Synthese 88 (2):201 - 228 (1991)

Abstract
According to quasi-empiricism, mathematics is very like a branch of natural science. But if mathematics is like a branch of science, and science studies real objects, then mathematics should study real objects. Thus a quasi-empirical account of mathematics must answer the old epistemological question: How is knowledge of abstract objects possible? This paper attempts to show how it is possible.The second section examines the problem as it was posed by Benacerraf in Mathematical Truth and the next section presents a way of looking at abstract objects that purports to demythologize them. In particular, it shows how we can have empirical knowledge of various abstract objects and even how we might causally interact with them.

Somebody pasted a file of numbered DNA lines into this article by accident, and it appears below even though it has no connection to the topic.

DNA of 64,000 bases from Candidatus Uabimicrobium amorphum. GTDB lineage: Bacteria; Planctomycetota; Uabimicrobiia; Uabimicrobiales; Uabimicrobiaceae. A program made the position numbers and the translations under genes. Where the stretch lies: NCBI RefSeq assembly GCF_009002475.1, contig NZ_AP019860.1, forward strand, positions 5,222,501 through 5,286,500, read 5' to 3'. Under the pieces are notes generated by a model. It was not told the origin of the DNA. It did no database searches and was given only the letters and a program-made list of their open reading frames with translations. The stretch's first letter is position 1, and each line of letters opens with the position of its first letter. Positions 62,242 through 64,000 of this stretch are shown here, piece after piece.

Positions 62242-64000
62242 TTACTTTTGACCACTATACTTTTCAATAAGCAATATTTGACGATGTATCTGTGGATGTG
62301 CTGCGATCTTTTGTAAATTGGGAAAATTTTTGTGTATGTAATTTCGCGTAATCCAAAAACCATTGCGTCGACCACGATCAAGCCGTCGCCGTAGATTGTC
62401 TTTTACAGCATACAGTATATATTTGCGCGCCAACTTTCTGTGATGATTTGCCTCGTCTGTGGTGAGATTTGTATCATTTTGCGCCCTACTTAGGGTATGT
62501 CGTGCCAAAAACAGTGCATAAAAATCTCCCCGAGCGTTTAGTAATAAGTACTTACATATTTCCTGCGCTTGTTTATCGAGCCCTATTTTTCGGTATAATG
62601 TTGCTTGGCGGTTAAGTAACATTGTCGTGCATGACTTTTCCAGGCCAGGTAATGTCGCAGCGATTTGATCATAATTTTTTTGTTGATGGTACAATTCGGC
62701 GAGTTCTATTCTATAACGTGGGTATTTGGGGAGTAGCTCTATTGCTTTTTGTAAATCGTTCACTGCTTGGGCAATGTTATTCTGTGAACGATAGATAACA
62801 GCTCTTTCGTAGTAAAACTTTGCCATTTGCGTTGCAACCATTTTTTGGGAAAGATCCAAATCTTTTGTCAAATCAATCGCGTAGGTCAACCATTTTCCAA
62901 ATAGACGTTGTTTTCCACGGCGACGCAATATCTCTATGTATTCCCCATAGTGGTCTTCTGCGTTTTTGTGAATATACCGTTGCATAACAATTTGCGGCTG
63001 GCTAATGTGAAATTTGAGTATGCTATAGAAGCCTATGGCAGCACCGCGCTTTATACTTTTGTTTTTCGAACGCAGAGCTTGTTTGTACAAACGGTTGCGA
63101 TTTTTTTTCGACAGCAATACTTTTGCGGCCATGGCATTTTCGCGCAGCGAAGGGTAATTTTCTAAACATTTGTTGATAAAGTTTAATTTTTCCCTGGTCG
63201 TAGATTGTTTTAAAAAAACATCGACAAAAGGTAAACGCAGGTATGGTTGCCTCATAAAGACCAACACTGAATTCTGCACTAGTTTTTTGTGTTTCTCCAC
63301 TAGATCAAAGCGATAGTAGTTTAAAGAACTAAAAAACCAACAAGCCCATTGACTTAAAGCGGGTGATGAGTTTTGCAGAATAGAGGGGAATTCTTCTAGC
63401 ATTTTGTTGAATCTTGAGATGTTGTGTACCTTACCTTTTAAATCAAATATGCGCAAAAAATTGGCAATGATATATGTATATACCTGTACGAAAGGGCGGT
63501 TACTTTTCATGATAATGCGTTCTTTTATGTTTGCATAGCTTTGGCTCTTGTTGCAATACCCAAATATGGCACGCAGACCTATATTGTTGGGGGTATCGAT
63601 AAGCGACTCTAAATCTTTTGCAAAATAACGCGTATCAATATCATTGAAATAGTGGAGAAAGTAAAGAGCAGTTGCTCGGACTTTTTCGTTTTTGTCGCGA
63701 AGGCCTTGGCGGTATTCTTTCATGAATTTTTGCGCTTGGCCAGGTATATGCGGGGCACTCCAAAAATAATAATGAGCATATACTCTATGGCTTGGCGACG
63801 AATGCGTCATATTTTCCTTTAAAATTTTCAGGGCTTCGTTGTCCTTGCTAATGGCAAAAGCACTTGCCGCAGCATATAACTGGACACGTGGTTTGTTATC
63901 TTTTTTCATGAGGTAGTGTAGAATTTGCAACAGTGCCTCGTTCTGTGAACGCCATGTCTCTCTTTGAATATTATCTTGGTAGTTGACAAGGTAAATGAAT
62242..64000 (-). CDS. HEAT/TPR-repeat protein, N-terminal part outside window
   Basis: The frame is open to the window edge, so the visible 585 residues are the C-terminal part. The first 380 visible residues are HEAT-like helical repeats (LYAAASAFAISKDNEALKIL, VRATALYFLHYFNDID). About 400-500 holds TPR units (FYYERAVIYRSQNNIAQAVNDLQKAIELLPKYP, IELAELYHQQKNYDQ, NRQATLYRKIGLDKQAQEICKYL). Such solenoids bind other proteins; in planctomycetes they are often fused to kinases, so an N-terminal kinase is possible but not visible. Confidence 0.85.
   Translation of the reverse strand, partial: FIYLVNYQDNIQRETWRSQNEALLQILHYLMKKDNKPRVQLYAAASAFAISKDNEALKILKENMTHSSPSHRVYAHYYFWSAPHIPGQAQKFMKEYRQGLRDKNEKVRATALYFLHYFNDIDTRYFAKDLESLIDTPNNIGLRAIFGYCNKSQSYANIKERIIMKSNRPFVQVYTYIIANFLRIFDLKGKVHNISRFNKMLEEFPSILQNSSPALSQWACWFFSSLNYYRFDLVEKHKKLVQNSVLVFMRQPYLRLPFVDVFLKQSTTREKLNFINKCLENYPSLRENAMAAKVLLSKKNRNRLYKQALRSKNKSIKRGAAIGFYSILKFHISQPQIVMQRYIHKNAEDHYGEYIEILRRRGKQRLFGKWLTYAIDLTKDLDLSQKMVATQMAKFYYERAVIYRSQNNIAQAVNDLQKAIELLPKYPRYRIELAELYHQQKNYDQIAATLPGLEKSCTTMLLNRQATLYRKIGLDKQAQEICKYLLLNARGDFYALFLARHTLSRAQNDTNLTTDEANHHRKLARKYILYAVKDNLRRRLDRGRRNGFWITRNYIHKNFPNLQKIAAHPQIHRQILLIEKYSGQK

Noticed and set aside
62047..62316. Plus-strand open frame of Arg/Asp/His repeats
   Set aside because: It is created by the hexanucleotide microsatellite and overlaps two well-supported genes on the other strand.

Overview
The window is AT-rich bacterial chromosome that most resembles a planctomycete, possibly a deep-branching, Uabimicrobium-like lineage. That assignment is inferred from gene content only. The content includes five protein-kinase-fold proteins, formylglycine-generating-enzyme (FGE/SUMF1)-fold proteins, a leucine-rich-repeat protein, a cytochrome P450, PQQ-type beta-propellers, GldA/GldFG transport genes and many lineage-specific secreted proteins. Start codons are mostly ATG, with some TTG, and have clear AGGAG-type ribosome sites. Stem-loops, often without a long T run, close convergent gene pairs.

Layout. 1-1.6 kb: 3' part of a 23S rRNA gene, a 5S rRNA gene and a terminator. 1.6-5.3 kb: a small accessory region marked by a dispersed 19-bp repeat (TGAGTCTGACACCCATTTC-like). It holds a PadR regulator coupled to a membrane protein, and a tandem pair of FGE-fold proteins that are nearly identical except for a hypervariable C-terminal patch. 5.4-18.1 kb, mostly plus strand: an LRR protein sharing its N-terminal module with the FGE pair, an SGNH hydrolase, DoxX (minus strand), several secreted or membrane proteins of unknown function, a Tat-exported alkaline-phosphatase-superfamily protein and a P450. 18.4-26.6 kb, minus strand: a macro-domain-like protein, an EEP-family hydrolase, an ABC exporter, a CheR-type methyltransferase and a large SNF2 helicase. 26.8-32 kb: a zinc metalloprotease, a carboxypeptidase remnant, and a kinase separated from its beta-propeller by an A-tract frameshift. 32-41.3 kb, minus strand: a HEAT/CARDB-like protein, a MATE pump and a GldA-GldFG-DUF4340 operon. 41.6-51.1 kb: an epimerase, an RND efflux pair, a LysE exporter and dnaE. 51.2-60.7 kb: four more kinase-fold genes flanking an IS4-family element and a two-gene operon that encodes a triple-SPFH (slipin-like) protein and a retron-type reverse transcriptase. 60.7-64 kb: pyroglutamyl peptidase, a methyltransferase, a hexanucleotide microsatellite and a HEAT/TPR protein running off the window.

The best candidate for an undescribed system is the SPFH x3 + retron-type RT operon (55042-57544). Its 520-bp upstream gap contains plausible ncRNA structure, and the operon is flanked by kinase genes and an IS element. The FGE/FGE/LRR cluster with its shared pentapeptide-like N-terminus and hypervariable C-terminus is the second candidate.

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DOI 10.1007/BF00567746
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References found in this work BETA

Science Without Numbers: A Defence of Nominalism.Hartry H. Field - 1980 - Princeton, NJ, USA: Princeton University Press.
Truth and Other Enigmas.Michael A. E. Dummett - 1978 - Cambridge, MA, USA: Harvard University Press.
The Foundations of Arithmetic.Gottlob Frege - 1953 - Evanston: Ill., Northwestern University Press.

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